Liu, W., Wu, W., Selomulya, C., Chen, X. D., 2012, Spray drying of monodispersed microencapsulates: implications of process parameters on microstructural properties and controlled release functionality, Journal of Microencapsulation, 29: 7, 677-684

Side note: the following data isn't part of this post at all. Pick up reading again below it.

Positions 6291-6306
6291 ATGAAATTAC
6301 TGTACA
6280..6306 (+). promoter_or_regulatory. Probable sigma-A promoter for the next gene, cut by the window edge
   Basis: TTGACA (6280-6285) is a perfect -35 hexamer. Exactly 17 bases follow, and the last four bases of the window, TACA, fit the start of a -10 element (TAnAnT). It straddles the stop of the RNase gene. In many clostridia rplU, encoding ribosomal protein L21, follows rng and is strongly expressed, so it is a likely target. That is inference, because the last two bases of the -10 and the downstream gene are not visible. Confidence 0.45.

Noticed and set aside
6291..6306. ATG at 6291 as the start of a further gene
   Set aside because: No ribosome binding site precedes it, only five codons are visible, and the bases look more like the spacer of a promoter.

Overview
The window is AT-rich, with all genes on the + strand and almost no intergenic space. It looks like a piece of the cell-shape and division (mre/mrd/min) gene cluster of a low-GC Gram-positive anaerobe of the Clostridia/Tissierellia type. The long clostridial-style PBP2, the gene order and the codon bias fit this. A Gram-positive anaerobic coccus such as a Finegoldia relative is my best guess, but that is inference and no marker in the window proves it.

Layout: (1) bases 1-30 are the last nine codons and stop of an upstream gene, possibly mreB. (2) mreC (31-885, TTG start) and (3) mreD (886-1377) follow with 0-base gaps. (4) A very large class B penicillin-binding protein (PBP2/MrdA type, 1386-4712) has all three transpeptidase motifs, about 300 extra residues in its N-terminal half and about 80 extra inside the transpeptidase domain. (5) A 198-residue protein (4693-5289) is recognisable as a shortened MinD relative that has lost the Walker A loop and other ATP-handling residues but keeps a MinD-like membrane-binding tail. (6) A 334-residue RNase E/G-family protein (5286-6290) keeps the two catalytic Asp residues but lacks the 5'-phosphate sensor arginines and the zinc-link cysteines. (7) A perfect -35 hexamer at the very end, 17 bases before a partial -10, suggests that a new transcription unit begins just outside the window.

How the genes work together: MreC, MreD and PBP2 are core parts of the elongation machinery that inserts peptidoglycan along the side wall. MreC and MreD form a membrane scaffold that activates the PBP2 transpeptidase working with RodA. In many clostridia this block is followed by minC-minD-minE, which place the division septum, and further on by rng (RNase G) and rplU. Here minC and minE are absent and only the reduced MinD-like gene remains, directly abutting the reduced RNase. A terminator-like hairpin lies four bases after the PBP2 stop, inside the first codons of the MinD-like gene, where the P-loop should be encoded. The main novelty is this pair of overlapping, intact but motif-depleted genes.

Microparticles with homogeneous properties are crucial for pharmaceutical applications where the prior knowledge of exact drug loading and release behaviour is essential to achieve targeted therapeutic goals. Various methods such as membrane microemulsion or templating to assemble uniform particles often involve multiple steps, including post-processing for purification and recovery, with additional chemical reactivity is often required to form solid particles, rendering less flexibility in the procedure. Spray drying is a common method to produce pharmaceutical particles, although control over the particle properties poses a challenge. Here we used a specially designed dryer utilising a micro-fluidic-aerosol-nozzle to atomize monodisperse droplets from a range of precursors, to generate uniform microencapsulates for controlled release applications. The versatility of the device enabled microparticles with easily tunable drug release kinetics to be assembled by adjusting the drying conditions or the composition of the precursors, including the use of dopants or different solvents. Significant adjustment of the release profiles could be realized by manipulating the microstructure of the microparticles. Due to the homogeneity of the particles, a direct correlation between the microstructural properties and release mechanisms could be obtained, the knowledge of which is crucial for the design of spray-dried polymeric-based pharmaceutical particles.